January, like December and November before it, was a disappointing month. During it, a club record was set: sixteen matches without a win, and counting. Just as worrying is that during that run, only seven goals were scored. Not the sort of from that is going to secure Premiership survival.
The opening fixture of 2018 was a home Irish Cup tie against Glenavon. The home side pushed the Lurgan side to the limit, as a Mark Surgenor penalty took the game into extra time, only for the visitors to score twice in the additional thirty minutes to progress to the next round.
Linfield were the next opponents as they visited the Belfast Loughshore Arena for a re-arranged Danske Bank Premiership fixture. In a hard working and organised display, Carrick held out until the final ten minutes when the Blues scored the solitary goal of the match to take the spoils.
With the transfer window open, manager David McAlinden brought a raft of new players into the panel: Damien McNulty (Finn Harps) and Brendan Glackin (Oldham Athletic) were first to arrive, followed by Ralph Cottoy (Larne), Ryan Nimick (on loan from Crusaders), Eamon Scannell (on loan from Linfield) and Darren Henderson (Portadown).
A combination is suspension carry-over, injuries and agreements that loanees will not turn out against their parent club has meant not all the new signings have played together, but the final two matches of the month suggests their appearances can’t come too soon.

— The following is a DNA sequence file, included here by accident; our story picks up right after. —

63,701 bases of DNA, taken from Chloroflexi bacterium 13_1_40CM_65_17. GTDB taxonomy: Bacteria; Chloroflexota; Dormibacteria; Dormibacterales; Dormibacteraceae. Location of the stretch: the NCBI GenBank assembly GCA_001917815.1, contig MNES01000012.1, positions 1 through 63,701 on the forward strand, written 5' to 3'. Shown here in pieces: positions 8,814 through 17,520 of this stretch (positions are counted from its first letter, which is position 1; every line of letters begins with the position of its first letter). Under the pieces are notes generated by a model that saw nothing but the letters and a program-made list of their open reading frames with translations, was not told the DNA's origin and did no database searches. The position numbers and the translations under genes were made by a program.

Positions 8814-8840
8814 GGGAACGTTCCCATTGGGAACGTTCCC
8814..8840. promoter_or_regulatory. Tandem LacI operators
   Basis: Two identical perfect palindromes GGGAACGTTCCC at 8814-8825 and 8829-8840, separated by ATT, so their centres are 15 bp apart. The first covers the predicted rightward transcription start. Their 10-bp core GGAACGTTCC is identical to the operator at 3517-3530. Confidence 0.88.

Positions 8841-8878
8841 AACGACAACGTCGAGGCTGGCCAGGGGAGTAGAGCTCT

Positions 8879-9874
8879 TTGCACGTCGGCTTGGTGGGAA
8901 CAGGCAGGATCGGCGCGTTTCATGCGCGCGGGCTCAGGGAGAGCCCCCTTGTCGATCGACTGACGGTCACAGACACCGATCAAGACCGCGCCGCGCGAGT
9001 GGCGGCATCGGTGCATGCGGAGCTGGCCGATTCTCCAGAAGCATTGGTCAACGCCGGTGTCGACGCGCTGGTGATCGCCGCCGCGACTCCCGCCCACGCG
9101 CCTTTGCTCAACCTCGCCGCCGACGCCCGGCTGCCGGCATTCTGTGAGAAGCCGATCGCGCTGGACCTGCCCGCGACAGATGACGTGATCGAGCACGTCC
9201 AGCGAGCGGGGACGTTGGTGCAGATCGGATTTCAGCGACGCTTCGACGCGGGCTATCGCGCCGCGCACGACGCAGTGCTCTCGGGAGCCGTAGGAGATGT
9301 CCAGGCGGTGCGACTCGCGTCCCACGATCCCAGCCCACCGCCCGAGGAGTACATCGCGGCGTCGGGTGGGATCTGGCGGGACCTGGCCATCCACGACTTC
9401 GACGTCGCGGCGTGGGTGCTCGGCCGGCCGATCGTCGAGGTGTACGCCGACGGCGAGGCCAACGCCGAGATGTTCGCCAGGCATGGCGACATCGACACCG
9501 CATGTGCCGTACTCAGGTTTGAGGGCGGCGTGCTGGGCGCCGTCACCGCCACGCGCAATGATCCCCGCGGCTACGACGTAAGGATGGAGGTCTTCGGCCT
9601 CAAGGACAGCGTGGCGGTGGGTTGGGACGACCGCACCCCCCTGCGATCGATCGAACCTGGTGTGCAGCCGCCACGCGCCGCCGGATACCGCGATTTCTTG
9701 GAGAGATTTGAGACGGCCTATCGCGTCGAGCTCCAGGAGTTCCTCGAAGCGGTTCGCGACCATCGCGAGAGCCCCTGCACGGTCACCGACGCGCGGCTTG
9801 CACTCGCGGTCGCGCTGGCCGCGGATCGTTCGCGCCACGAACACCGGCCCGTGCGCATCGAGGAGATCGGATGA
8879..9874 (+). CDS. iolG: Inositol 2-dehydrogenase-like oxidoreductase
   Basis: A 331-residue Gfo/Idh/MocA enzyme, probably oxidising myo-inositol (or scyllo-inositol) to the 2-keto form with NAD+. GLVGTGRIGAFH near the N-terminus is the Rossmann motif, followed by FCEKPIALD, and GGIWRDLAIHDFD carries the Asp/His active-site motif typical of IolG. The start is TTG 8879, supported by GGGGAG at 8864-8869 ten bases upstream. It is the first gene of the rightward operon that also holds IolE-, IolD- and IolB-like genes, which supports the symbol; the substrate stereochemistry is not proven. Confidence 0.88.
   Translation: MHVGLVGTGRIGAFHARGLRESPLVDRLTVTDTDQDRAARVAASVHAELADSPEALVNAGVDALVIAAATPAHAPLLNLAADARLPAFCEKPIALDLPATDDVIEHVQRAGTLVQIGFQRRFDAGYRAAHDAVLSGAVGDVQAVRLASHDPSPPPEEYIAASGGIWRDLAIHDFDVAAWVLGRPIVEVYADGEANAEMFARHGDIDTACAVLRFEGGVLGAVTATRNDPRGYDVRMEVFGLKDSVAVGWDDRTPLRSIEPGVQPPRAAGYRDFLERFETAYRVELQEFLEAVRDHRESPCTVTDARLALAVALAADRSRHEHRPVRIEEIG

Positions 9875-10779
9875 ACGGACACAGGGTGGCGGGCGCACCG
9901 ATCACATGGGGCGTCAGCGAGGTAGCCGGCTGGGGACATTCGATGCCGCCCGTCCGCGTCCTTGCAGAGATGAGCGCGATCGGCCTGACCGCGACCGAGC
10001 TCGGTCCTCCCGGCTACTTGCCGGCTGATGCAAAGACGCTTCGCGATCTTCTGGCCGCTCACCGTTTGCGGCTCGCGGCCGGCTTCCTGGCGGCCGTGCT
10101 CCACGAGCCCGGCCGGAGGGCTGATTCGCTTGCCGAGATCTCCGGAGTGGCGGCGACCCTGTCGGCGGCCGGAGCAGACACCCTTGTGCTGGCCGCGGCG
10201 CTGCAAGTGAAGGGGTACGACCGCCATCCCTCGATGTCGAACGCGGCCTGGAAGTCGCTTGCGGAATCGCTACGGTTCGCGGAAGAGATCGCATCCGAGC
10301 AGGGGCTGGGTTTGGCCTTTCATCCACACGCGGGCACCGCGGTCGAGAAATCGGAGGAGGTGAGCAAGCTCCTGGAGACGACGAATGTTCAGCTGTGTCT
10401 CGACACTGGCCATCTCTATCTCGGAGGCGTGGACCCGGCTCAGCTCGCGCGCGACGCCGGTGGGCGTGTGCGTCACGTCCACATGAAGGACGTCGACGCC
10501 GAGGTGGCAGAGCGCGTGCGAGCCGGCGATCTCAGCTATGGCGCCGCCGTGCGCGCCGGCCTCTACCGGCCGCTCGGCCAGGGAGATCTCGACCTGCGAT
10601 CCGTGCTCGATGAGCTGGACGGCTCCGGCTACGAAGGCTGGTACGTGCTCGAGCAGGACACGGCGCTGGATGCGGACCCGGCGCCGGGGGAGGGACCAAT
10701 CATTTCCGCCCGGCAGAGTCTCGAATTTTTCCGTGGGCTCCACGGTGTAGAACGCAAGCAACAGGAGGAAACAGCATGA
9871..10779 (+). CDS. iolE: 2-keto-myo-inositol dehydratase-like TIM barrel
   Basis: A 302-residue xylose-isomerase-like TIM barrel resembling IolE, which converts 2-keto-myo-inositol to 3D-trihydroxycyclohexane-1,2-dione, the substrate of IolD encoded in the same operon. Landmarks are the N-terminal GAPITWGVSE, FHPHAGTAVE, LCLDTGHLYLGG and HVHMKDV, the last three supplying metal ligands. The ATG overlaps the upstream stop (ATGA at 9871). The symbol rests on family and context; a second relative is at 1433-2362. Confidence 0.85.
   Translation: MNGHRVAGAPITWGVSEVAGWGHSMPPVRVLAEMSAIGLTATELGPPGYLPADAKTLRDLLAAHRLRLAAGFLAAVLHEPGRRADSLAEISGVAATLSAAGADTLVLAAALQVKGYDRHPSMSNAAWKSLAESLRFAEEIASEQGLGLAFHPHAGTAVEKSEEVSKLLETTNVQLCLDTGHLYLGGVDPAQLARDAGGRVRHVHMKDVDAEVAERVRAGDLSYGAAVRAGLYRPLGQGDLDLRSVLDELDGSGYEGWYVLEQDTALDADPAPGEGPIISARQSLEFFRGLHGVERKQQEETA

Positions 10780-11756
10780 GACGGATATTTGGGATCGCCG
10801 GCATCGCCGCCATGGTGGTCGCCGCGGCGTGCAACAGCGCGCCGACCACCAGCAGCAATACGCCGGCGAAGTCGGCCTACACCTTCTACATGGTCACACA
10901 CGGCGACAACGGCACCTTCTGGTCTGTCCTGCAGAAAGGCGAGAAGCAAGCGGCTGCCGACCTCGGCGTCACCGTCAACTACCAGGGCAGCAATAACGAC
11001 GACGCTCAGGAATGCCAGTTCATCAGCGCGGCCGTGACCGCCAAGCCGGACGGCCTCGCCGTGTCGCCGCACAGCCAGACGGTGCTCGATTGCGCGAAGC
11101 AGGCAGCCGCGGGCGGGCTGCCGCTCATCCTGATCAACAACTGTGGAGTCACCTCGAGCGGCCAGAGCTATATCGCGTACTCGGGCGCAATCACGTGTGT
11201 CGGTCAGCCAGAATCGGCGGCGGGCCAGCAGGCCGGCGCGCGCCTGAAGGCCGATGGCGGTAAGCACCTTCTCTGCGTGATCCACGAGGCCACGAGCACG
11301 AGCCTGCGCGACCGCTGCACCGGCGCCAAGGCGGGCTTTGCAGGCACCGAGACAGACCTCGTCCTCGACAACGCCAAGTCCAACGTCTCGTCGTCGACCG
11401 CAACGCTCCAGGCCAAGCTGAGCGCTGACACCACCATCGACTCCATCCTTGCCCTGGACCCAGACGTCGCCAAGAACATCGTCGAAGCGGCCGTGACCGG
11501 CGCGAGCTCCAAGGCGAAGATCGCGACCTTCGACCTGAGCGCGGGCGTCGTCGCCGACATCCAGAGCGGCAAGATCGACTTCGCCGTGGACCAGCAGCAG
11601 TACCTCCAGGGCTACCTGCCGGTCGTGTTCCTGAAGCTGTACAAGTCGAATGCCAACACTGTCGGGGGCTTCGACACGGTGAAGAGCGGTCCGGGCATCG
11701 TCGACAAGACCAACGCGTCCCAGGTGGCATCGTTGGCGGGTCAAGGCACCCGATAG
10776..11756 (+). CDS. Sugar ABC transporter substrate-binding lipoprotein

A trip to Ballymena United marked a new low. The opening half was bereft of incident or quality from both sides, but an early goal from the hosts after the interval was a catalyst for a re-run of the Alamo. As has been the case for the past two months, conceding a goal drained what little confidence was present, as wave after wave of Sky Blue attacks added two more goals, though in all honesty it could have been five or six as the Carrick team wilted.
Worse was to follow. A short trip to Seaview was over as a contest within minutes, as Crusaders took an early lead. After that, it was a case of how many? Six was the answer, as it turned out, though the woodwork (twice) and Harry Doherty (more than twice) kept it to single figures.
It’s obvious to all that going so long without a win (it was still British Summer Time when Rangers last tasted victory) is having an understandable effect on player morale and confidence. Its equally as hard to see how that next elusive victory is going to be achieved. The players are, in my opinion, good enough to avoid the trapdoor, but converting that into points is the conundrum that McAlinden is trying to solve.
Please, God, let me be reporting on at least one win when February ends.